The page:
In case you don’t want to gamble on winning the set, note Flicker Alley is offering a prerelease discount. If you order now through May 16, you will receive $20 off the $69.95 set.

Good luck!

Leave or Read Comments.

#52FilmsByWomen Quick Review: The Notorious Bettie Page (2005)

Gretechn Mol and tigers The Notorious Bettie Page still

Last night I watched The Notorious Bettie Page (2005) because it was her birthday. Gretchen Mol does a great job in embodying Bettie, which took guts. Mol had to know what scrutiny she’d be under to look like the famous model, replicate her ease and joy in posing, and radiate a personality that made much of her more extreme work seem like softer, campy fun, but still sexy. Mary Harron makes sure there’s a humor to the film, and she showcases many of her actresses’ work over the supporting male actors’. The soundtrack and visuals are of the era. The living magazine covers are a nice touch. For feminists the movie will have an empowering, sex positive appeal. Bettie is shown having agency to pose or to retire into her Christian faith without regretting her life or actions and without her beliefs being knocked. Her journey is respected. The movie ends early in her life with no hint of her later mental health struggles. A positive portrayal of a woman, whose later years I wish were as happy as many scenes in this film.

More about #52FilmsByWomen here.

Leave or Read Comments.

#52FilmsByWomen

52 Films by Women Dance Girl Dance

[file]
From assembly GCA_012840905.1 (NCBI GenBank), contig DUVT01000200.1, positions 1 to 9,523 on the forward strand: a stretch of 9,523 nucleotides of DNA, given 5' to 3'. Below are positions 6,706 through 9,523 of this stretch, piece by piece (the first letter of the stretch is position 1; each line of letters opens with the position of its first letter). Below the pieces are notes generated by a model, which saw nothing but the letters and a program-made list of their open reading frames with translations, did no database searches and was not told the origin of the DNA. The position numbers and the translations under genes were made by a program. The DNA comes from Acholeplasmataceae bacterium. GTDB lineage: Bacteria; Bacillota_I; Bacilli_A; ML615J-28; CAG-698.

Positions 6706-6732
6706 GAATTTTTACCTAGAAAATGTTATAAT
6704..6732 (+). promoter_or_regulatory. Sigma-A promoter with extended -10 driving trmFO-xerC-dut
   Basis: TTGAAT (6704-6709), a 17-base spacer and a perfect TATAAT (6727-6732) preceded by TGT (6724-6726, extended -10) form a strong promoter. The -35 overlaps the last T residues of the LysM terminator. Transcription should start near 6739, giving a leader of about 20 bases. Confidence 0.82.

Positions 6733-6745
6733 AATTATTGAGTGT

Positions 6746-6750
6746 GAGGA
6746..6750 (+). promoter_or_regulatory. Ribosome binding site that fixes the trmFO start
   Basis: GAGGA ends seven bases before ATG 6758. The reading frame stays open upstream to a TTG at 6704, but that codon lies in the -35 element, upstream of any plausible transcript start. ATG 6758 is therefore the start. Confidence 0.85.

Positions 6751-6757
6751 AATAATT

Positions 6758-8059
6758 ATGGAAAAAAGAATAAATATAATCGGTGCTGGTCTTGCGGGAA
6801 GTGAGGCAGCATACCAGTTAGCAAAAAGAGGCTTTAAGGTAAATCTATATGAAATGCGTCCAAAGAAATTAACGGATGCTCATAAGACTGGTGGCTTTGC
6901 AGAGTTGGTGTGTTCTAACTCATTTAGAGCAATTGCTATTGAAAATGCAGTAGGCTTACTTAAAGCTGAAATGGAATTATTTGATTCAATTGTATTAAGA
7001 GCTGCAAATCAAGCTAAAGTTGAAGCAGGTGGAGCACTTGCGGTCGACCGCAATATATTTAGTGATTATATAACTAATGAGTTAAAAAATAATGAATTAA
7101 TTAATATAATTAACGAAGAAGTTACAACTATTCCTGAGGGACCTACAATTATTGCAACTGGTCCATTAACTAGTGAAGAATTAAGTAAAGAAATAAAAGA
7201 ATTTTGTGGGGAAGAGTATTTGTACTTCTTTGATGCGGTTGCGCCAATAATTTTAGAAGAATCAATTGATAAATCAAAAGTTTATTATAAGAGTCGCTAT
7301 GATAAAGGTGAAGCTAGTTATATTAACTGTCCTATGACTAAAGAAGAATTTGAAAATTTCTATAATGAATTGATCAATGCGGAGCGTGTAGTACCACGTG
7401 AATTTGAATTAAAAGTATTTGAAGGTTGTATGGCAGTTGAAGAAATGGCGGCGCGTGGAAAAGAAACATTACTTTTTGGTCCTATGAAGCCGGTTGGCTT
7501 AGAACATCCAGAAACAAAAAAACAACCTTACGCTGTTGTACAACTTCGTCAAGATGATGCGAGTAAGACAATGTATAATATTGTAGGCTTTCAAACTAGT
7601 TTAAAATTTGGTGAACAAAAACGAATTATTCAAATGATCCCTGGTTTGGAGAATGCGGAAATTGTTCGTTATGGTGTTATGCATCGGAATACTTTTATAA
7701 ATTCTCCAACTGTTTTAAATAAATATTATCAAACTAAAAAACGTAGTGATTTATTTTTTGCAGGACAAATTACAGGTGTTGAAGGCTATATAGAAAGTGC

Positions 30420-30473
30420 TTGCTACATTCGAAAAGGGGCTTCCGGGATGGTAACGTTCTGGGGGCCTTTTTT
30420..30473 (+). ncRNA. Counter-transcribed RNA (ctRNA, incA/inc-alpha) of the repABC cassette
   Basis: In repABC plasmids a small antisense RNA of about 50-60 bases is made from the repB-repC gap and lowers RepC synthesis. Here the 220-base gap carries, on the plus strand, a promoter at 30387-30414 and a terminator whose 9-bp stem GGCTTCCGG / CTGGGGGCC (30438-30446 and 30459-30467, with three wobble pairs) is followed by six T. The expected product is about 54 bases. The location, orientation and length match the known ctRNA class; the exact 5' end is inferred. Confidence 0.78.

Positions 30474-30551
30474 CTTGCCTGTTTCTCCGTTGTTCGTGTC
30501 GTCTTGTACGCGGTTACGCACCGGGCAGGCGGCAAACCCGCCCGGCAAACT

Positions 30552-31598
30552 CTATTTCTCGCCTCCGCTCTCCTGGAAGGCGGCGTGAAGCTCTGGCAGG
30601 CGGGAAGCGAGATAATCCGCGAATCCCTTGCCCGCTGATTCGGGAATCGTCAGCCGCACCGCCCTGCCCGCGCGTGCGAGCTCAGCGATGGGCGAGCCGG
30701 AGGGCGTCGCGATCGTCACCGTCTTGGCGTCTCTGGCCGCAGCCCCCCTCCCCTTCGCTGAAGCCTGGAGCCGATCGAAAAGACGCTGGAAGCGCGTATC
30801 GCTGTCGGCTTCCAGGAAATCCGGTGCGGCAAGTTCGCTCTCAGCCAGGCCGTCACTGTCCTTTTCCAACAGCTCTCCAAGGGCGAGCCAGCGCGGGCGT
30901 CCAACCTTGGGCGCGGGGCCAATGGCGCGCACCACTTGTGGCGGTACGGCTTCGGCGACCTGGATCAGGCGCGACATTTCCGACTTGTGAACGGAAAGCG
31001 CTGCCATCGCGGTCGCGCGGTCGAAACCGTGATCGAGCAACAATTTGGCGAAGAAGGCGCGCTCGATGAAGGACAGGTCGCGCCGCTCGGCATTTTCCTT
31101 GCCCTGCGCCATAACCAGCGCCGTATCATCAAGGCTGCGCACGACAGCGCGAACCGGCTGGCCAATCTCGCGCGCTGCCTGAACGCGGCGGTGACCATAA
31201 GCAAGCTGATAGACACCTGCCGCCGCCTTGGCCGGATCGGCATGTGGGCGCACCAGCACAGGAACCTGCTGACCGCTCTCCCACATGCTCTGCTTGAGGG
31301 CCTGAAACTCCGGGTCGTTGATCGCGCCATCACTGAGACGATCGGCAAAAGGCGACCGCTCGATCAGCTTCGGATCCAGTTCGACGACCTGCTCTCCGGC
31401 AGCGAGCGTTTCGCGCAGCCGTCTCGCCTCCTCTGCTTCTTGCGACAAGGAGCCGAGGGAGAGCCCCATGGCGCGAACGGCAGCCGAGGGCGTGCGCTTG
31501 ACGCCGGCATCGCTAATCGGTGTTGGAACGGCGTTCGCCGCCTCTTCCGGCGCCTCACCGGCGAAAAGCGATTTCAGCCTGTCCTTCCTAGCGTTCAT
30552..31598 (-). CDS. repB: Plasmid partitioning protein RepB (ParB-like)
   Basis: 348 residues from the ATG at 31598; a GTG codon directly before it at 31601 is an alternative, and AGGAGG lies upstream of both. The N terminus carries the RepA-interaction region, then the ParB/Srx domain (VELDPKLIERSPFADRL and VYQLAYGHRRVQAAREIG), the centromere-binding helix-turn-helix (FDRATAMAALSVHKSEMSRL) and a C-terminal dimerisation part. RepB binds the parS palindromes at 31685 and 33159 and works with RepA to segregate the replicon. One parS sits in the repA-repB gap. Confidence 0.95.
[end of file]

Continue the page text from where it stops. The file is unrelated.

During my recent blogging hiatus, I took a movie-watching pledge that’s perfect to share with you during March, which is Women’s History Month. I pledged to watch 52 Films By Women. I’m watching at least one film directed by a woman a week. I started fulfilling my pledge in January. I’m not alone in joining the campaign. As of today, 6,546 other people have made the same promise and are seeking out movies made by women film directors.

Women in Film (WIF) came up with the idea. They’re an advocacy group for women in media. Their goal is to see “gender parity reflected on and off screen” and ensure that “rich, diverse experiences of women’s lives are reflected on screen.” WIF “found that one of the barriers for female directors is a perceived scarcity of talent pool and experience.” Their 52 Films By Women project is a way to draw attention to the wide body of work from the silent era to today that’s available to be viewed, enjoyed, discussed, shared, and inspire future films.

If you’d like to participate, it’s very easy to. Fill out their pledge form here. Start watching films made by women. Share what you see with others. Tweet about the movies. Blog about them. Make Instagram, YouTube, and Vine posts. Remember to use the hashtag #52FilmsByWomen where appropriate. Talk to people about the movies. Organize your own home or theatre viewings. Have fun finding the work that is out there!

I’ve been sharing what I watch on Twitter, but moving forward I plan to feature the films on this blog. I’ve been selecting from the full time range of available offerings from the silent and classic eras to the present day, and the genres have varied within the formats of narrative film, animation, and documentary. I’ve been trying to make all movies first viewings and seek ones I’ve not seen before, but I was away on a trip last weekend, and while I watched a woman directed film in a theatre, it was one I’d seen previously. Maybe one week I’ll watch two to make up for that!

Leave or Read Comments.